Financial Sector Legislative Reforms Commission (FSLRC)

Financial sector being a catalyst for the real sector growth has to be dynamic enough to support the growth aspirations. The institutional framework i.e. laws, policies and organizations, governing the financial sector should enable its orderly growth in tune with such aspirations. The existing framework governing the financial sector in the country has been built up over 60 Acts and multiple rules and regulations and many of the financial sector laws date back several decades, when the financial landscape was very different from that of today.

At present, India has a legacy financial regulatory architecture viz., RBI, SEBI, IRDA, PFRDA and FMC. While the objective of RBI is to manage the monetary and credit system of the country, SEBI works towards promotion of orderly and healthy growth of the securities market duly protecting the interests of the investors. Similarly, IRDA promotes and regulates insurance industry and PFRDA deals with pensions and old age income security among all citizens of the country. The Forward Markets Commission (FMC) is the chief regulator of forwards and future markets in India. The regulatory architecture evolved over the years, with a sequence of piecemeal decisions responding to immediate pressures from time to time. The weaknesses in the existing structure are:

  • The present arrangement has gaps where no regulator is in-charge.
  • Conflicts between regulators / laws.
  • An approach of multiple sectoral regulators that construct ‘silos’ induces economic inefficiency.
  • Fragmentation of financial firms, which responds to fragmentation of financial regulation, leads to a reduced ability to understand risk.
  • Problems are likely to exacerbate.

The Commission was set up at a time when the global economy was recovering from the 2008 financial crisis. At the time, lessons from what went wrong and the possible options were being debated. The Commission could, therefore, assimilate the lessons from the crisis, and at the same time, think and construct a model relevant to the Indian context in a calm and detached manner supported by quality research, extensive deliberations and detailed interaction with a host of experts and stakeholders. The FSLRC’s report proposes a sweeping reorganization of the country’s financial architecture. Indeed, the Act draws from some of the notable features of the US Dodd-Frank Act, the UK’s Financial Services and Markets Act of 2000, financial liberalization in South Korea and recent Indian government committee reports. The report is significant both for its composition and mandate. The FSLRC proposes the following structure:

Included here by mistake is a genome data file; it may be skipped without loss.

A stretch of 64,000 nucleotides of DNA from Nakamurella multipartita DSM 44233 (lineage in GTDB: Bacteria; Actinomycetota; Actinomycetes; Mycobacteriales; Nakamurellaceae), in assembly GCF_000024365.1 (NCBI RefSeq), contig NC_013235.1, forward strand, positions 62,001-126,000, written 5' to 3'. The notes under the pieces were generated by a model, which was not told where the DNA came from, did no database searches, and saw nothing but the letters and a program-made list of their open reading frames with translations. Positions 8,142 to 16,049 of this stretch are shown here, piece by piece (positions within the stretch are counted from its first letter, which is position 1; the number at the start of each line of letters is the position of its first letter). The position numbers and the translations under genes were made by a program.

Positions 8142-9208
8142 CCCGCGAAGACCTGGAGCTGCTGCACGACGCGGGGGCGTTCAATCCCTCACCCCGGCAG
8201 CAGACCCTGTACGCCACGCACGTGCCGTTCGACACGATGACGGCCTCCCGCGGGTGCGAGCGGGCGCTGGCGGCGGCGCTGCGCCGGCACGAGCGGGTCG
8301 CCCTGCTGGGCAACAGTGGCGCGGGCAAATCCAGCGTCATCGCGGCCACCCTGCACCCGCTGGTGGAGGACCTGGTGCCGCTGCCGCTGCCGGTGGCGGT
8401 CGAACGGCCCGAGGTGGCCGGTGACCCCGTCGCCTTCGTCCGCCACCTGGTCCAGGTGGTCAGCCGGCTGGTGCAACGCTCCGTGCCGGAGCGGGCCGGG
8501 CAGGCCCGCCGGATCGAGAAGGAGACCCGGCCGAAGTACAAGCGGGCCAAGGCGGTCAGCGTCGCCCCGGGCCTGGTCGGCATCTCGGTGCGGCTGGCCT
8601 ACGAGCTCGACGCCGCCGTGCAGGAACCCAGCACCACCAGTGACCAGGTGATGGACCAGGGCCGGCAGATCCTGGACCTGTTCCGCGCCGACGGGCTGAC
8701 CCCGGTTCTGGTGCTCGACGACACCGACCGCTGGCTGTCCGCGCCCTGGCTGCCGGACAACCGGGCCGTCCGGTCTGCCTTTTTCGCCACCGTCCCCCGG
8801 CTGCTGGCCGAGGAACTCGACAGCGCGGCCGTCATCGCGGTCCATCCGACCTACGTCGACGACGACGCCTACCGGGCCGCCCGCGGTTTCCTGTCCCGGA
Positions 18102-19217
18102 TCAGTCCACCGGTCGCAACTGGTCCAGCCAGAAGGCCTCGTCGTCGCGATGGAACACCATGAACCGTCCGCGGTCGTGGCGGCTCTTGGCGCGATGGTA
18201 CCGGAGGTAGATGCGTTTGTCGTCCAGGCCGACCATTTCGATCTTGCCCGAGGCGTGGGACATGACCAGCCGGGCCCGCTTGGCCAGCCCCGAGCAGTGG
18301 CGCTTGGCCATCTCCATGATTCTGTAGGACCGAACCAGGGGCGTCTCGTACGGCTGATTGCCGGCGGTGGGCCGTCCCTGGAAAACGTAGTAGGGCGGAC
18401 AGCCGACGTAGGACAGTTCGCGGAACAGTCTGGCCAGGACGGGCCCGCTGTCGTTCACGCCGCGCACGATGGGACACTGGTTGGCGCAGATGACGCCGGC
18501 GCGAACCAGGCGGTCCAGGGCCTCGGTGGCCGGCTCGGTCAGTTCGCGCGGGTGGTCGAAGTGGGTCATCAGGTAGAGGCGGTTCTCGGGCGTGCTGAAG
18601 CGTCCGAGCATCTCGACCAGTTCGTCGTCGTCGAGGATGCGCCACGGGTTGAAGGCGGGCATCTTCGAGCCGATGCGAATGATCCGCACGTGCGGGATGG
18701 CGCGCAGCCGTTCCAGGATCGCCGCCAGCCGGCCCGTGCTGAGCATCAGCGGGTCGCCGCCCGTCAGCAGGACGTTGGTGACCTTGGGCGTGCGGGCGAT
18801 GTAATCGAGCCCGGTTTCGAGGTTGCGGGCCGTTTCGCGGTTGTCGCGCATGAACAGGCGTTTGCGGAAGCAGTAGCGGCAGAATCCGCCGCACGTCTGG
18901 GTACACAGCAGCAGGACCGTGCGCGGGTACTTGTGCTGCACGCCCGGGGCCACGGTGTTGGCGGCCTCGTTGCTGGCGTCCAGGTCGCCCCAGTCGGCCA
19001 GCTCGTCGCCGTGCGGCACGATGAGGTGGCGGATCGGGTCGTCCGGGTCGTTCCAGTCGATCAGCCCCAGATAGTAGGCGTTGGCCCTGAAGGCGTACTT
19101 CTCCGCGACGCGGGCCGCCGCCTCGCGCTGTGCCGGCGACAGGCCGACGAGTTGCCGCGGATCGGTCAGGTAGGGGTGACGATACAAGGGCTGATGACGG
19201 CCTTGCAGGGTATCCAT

1.Reserve Bank of India: It is proposed that RBI will perform three functions viz., Monetary policy, Regulation and Supervision of banking in enforcing the proposed consumer protection law and the proposed micro-prudential law, and regulation and supervision of payment systems in enforcing these two laws. It is proposed to create a separate agency to manage public debt, removing these functions from the RBI. Central Government would promulgate ‘rules’ governing inbound capital flows while the RBI would promulgate ‘regulations’ governing outbound flows.